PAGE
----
- AI will shift focus from coordination and control to judgement work such as strategy and innovation, collaboration, people and community
- 48% of managers do not prioritise interpersonal skills-yet these attributes are essential to success in AI-driven workplaces
I think we can see the pattern that emerges from Accenture’s research. AI will assume much of the time-consuming, labour-intensive tasks from the manager freeing them up to concentrate on strategy, innovation and nurturing customer and employee relations. It will also take the subjectivity out of decisions, which is particularly useful around personnel issues, with the use of data to determine outcomes.
What is interesting and deserves our attention is the revelation that almost half of those surveyed do not recognise the importance of interpersonal skills. This appears a little contradictory given the fact that an Adobe study shows that 68 percent of UK workers prefer face-to-face contact.
Ironically, AI might in the future be able to assist with human interaction. Researchers from MIT’s Computer Science and Artificial Intelligence Laboratory (CSAIL) and the Institute of Medical Engineering and Science (IMES) are working on a project to design a type of wearable system that coupled with audio and vital-sign data could serve as a “social-coach” and assist in the communication process. While the initial target for such a system is to help people with anxiety or Asperger’s, who knows how or whom it might serve in the future. “Our work is a step in this direction, suggesting that we may not be that far away from a world where people can have an AI social coach right in their pocket,” says graduate student Tuka Alhanai.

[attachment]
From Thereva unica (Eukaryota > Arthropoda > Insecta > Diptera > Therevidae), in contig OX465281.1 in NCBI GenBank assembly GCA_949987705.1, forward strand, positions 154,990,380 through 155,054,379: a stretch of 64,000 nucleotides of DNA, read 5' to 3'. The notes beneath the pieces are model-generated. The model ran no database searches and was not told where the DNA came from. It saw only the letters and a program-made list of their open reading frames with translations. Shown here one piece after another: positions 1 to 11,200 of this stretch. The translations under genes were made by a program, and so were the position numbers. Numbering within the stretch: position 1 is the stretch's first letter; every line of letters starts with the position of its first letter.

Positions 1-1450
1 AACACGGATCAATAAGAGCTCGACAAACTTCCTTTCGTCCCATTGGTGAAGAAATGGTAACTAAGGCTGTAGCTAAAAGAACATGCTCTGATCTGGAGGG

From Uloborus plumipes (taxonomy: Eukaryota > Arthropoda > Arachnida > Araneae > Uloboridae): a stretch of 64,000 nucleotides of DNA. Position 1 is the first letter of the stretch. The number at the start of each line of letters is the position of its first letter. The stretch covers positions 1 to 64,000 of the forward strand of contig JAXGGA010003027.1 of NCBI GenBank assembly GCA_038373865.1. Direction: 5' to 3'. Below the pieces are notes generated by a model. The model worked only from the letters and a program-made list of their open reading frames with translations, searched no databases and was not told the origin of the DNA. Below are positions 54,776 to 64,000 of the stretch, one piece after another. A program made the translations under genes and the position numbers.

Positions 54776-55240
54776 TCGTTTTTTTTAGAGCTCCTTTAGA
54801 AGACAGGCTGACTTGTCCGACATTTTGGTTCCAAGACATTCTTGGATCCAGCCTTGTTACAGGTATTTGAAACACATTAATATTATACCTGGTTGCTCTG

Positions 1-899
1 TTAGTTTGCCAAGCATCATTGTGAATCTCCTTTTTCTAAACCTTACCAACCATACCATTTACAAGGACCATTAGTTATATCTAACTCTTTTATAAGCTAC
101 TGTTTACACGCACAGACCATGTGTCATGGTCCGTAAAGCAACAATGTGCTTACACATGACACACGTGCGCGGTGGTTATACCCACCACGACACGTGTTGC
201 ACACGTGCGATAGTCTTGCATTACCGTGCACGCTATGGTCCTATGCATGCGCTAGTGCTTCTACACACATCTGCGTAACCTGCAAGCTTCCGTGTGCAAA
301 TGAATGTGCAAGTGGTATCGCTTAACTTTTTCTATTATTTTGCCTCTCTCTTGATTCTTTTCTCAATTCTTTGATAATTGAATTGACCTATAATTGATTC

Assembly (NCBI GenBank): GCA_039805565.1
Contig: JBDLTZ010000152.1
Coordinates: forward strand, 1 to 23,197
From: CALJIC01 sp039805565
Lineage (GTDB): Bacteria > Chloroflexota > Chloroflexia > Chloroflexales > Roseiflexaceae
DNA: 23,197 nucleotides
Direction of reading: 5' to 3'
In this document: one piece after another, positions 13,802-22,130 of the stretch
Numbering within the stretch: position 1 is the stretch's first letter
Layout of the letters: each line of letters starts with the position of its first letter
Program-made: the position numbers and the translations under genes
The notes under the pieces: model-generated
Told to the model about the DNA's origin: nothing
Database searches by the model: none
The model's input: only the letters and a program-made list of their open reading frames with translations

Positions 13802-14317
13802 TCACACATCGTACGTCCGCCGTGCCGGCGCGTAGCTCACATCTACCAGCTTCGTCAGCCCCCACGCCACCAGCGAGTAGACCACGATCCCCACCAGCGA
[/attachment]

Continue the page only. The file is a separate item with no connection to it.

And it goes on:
Another question we must ask is, “Are organisations preparing office workers and their managers for the monumental changes that are about to occur?” For many, the answer is a resounding no. Only 19 percent of UK office workers feel they are very equipped to succeed with technology. This means the vast majority do not feel prepared and it is that is perhaps the most concerning issue of AI.
Organisations need to adapt. Those who don’t and don’t prepare their workforce will suffer the consequences.
I hope that managers embrace the entirety of benefits AI brings but in a way that continues to place significant relevance on human interaction. Good AI allows managers to devote more time to nurturing and growing the human relations that matter. Nothing is more rewarding to a manager than coaching an employee to success, or more beneficial to a business than spending more time helping customers.
So, the irony of AI in management is that it frees us from the mundane, so we can be more human.
Skillsoft has invested heavily in researching the way digital transformation is radically reconstructing business and organisations. Take a look at our infographic on How prepared is your organization for Digital Transformation? to discover how Skillsoft’s customers are aligning their business and learning priorities and how Skillsoft can help prepare your organisation.
Matthew Buskell is AVP for Skillsoft, EMEA.